Haskell is a purely functional programming language that can accomplish a wide range of tasks in a seamless and streamlined manner.
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Overall Opinion: There are a seemingly limitless number of programming languages around, and it can be difficult to figure out which one is ideal for your project. It can be incredibly frustrating to make it halfway into a project before you realize that the unique peculiarities of a language are working against your best interests, and success means subverting the syntax and creating unwieldy if creative workarounds rather than being able to trust that the language has clean functions that serve your specific needs. Haskell's strength comes in its flexibility and the simplicity of its syntax. Where many other languages specialize in particular types of development, Haskell serves as an all-around workhorse, and its syntax has a simple but powerful logic that makes Haskell easy to pick up and jump right into. One of the underlying strengths of Haskell is that it's a purely functional language. That means it's mathematically pure, and once you understand the principles of the language, you can accurately predict what every line of code will do. There are no peculiarities, and Haskell works solely with expressions. You don't have to worry about mutating language or the complicated difficulties that come from combining different classes of variables. Since you aren't mutating variables, there's a consistency throughout the code, which makes it easier for new developers to come in, understand, and update your code, a necessity in most modern programming projects. Unlike object oriented programming, where essentially invented language is being used to supplement the raw code that a computer analyzes, it strips everything down to the core, removing the barrier between human language and machine language more effectively than most other programming frameworks. This philosophy of simple and mathematical code can be reflected in how Haskell handles control constructs. Unlike a language like Python, where you have different variables denoting values and evaluators, Haskell has no evaluators. Through these lazy functions, you can compress together otherwise highly complicated if then chains, and most programmers know that the simpler an argument is, the lower the risk of errors along the way. Of course, a language ultimately lives and dies on its packages. Designing every single aspect of your project from scratch is a senseless and costly endeavor, and every coder comes to rely on shortcuts to achieve their end results effectively. Haskell has an expansive and enthusiastic development community, and there are over 6,000 free packages readily available. These cover everything from statistical analysis and web server management to zip compression and text encoding. Since so much of the functionality of Haskell is confined to its packages, you can simply import the functions that matter to you and compartmentalize your project's components. And the basic logic that drives Haskell's syntax means that regardless of the package you import, you can learn the ins and outs of it very quickly.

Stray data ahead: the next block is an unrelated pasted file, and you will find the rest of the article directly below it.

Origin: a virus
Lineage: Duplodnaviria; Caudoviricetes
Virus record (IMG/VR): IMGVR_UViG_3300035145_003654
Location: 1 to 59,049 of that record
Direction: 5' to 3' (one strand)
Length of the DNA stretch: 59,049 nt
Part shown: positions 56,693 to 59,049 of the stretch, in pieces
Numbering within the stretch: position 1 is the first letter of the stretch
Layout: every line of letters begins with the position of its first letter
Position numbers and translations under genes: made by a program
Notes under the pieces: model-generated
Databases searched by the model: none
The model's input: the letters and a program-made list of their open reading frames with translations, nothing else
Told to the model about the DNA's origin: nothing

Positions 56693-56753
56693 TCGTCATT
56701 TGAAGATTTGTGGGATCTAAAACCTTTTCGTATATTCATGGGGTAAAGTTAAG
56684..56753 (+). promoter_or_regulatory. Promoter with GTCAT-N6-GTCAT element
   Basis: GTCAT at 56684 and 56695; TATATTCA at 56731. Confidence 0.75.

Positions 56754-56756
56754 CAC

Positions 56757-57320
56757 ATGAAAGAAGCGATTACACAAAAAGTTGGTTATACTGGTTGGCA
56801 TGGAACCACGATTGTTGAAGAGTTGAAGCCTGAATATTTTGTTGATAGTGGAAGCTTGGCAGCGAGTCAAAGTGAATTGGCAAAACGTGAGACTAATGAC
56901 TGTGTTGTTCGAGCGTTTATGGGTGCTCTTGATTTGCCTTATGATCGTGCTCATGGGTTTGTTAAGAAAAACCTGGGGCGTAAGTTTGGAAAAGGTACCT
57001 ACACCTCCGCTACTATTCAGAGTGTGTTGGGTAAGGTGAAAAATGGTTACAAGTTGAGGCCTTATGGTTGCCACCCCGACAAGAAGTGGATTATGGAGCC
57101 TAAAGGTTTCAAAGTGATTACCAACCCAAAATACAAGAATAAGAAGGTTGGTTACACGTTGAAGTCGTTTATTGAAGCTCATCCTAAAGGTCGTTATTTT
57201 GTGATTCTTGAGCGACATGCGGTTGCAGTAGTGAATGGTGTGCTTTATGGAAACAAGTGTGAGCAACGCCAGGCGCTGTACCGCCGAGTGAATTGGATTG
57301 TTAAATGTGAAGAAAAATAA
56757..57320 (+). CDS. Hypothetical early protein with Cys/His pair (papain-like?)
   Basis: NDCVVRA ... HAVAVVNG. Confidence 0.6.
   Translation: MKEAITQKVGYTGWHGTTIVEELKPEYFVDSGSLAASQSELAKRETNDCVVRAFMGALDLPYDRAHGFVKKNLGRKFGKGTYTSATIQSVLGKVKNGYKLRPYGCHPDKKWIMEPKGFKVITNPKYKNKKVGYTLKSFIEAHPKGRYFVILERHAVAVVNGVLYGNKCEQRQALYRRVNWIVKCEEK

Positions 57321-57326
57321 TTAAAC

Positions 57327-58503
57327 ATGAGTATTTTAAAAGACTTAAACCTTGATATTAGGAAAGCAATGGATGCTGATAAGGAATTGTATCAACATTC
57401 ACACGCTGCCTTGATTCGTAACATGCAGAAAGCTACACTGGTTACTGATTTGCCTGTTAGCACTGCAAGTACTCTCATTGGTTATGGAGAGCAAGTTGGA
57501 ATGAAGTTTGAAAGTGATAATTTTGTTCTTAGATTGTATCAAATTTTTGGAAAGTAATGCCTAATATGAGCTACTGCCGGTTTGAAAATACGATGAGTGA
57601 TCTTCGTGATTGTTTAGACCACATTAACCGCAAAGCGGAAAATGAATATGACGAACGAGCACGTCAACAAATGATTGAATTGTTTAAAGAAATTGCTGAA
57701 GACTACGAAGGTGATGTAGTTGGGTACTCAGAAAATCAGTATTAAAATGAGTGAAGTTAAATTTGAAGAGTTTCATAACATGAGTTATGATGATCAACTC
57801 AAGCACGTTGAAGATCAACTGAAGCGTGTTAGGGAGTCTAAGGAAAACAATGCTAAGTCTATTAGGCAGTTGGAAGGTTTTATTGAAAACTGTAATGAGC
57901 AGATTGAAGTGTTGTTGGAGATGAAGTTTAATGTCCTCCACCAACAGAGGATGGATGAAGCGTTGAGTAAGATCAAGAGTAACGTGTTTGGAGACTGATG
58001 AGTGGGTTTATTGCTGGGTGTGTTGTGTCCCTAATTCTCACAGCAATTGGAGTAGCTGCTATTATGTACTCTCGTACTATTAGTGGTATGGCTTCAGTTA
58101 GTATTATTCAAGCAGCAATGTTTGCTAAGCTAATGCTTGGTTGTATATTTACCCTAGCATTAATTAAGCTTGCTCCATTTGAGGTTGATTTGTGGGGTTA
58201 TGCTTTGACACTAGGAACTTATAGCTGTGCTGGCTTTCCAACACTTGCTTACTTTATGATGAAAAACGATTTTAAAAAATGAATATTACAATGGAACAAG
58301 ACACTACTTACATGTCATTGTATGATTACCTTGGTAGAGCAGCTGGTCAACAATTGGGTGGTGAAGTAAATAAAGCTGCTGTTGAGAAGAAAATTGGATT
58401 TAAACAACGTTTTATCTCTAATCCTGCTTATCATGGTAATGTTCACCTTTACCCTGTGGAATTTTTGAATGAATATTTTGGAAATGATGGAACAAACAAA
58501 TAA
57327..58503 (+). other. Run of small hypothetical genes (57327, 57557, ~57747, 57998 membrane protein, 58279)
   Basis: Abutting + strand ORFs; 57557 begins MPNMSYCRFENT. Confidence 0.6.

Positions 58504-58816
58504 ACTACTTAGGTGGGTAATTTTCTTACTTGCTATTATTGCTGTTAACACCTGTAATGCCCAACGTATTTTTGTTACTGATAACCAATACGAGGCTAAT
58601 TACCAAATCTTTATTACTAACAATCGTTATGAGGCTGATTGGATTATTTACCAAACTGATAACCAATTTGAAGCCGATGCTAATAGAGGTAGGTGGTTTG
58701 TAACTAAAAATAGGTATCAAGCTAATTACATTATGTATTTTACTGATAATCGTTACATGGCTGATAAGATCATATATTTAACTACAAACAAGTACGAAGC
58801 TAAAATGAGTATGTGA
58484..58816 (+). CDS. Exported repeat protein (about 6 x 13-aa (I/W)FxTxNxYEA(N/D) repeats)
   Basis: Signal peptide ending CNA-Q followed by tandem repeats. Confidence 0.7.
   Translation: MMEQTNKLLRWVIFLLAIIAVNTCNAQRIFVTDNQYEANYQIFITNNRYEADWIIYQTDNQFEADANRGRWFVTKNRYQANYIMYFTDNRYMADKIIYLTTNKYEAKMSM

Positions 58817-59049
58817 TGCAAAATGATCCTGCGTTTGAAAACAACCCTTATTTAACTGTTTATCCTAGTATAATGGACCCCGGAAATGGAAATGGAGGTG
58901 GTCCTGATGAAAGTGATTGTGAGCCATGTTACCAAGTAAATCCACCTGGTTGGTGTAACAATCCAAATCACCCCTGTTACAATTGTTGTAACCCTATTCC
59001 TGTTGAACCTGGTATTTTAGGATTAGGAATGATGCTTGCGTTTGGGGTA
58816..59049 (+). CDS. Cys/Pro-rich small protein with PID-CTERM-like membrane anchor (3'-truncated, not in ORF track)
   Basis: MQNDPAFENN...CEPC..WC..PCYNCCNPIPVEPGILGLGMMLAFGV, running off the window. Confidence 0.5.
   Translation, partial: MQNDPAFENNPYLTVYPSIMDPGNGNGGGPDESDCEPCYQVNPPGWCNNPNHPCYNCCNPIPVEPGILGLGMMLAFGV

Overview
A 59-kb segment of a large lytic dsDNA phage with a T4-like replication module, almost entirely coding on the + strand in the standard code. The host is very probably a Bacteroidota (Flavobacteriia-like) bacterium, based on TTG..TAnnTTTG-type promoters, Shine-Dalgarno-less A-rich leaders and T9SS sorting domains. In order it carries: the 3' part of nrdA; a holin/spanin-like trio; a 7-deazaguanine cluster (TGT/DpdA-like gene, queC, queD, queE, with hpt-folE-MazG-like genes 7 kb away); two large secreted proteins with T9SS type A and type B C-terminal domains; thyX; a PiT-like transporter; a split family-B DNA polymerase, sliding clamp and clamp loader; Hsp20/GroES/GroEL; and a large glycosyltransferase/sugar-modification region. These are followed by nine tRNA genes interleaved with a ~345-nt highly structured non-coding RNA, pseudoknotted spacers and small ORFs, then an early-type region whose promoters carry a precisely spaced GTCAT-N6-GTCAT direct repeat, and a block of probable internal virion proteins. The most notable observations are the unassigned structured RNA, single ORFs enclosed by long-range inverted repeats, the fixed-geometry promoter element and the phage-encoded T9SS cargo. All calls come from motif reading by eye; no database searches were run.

Pros: Pure functionality means that it can serve as the swiss army knife of coding languages Abstraction means less need to learn complex syntax or byzantine rules Refactoring is much easier than with an OO language
Cons: Does most everything well, but doesn't offer the focused functionality of more specialized languages Performance isn't as good as pure C languages or Java
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This page was composed by Alternative.me and published by Alternative.me. It was created at 2018-04-29 11:28:44 and last edited by Alternative.me at 2020-03-06 07:50:37. This page has been viewed 3302 times.